Credit card theft might be committed in many different ways. Access to technology always seems to be increasing, people are becoming increasingly technologically proficient, and many forms of credit card theft have become very high-tech. Our Brigantine theft defense lawyers are familiar with the ins and outs of how credit card theft happens and are prepared to help you fight your charges.

As mentioned earlier, credit card theft can be accomplished using digital information taken from a card owner without permission. This might involve using digital scanners to read the card data and then using an encoder to place it onto another card, essentially creating an illegal duplicate of the original card.

In many cases, defendants are charged even though they never used a physical card. For example, copying down the credit card numbers and other details printed on another person’s card and using those details to make online purchases may be considered credit card theft. Alternatively, some defendants might not use scanners or reencoders to make duplicate cards but instead are accused of simply taking the card owner’s card and using it as if it was their own.

Other Theft Charges Implicated by Credit Card Theft in New Jersey

Charges for credit card theft are not the only legal problems a defendant might face. There might be several other criminal charges implicated by credit card theft. One important example is the crime of theft by deception. Under N.J.S.A. § 2C:20-4, a person may be charged with theft by deception if they create a false impression or provide false information to obtain the property of another. This might apply in a credit card theft case if the defendant allegedly lied to the victim to get them to hand over their credit card information.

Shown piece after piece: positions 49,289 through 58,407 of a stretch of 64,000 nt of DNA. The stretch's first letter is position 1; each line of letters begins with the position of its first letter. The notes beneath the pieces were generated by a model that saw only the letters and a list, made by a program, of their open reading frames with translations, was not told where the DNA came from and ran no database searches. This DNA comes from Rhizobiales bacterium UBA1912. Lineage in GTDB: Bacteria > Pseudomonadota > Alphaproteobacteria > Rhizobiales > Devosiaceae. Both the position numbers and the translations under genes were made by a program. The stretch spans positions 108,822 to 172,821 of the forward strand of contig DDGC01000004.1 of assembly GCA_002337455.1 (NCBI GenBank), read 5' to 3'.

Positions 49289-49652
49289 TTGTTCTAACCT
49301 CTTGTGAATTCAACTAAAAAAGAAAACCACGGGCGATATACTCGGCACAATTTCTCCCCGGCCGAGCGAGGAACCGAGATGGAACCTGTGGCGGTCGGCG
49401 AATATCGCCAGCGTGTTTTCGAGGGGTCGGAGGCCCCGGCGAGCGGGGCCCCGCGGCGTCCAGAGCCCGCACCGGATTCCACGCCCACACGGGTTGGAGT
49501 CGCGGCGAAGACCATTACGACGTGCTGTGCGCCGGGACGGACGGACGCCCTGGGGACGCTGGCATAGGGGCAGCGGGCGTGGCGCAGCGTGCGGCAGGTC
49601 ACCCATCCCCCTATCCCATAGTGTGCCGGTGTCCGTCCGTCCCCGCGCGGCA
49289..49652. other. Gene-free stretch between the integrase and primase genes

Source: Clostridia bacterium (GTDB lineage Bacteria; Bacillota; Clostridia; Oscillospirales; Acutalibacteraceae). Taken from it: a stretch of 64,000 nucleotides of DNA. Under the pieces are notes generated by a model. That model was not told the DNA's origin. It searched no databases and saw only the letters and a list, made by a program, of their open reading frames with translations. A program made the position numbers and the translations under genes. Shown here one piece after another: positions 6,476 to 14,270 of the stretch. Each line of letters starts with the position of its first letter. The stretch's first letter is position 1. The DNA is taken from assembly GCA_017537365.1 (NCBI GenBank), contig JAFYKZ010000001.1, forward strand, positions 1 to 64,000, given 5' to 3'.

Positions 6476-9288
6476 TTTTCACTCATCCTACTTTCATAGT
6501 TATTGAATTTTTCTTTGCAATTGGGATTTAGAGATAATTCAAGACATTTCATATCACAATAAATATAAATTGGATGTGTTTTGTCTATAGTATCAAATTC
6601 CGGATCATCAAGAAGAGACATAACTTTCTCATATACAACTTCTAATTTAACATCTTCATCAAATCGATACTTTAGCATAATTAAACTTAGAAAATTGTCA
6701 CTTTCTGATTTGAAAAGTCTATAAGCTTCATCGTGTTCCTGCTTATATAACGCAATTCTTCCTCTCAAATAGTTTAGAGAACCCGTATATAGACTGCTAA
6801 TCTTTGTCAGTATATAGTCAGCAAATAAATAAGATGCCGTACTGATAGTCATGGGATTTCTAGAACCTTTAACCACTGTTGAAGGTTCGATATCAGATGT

You might instead be charged with the theft of lost or mislaid property under N.J.S.A. § 2C:20-6 if you used a credit card you found that someone else had lost. It is a crime because credit cards are important items with sensitive information and are not left lying around. Using one you found, even by chance, is still considered theft.

Challenging Allegations of Credit Card Theft in New Jersey

It is very common for credit card theft cases to result from misunderstandings between the defendant and the victim. In many cases, defendants do not believe they committed an act of theft because they believed they had the right or permission to use the credit card. Our Cape May theft defense lawyers can help you determine the best defense for your situation.

To be convicted of credit card theft, the defendant must have knowingly or intentionally used someone else’s credit card or card information to purchase or obtain money or goods. If you believe you had permission from the card’s owner to use the card, your actions were not theft.

Alternatively, you might have mixed up your credit card with someone else’s. This is not uncommon, as many credit cards look the same. Perhaps you swiped the card to make a purchase without realizing you picked up the wrong card. Our team can help clarify this mistake and hopefully get your charges dropped.

Call Our New Jersey Theft Defense Lawyers for a Free Case Evaluation

Credit card theft is a serious offense that carries serious penalties. If you have been accused of or charged with credit card theft, contact our South Jersey theft defense lawyers for help immediately. Call the Law Offices of John J. Zarych at (609) 616-4956 for a free case assessment.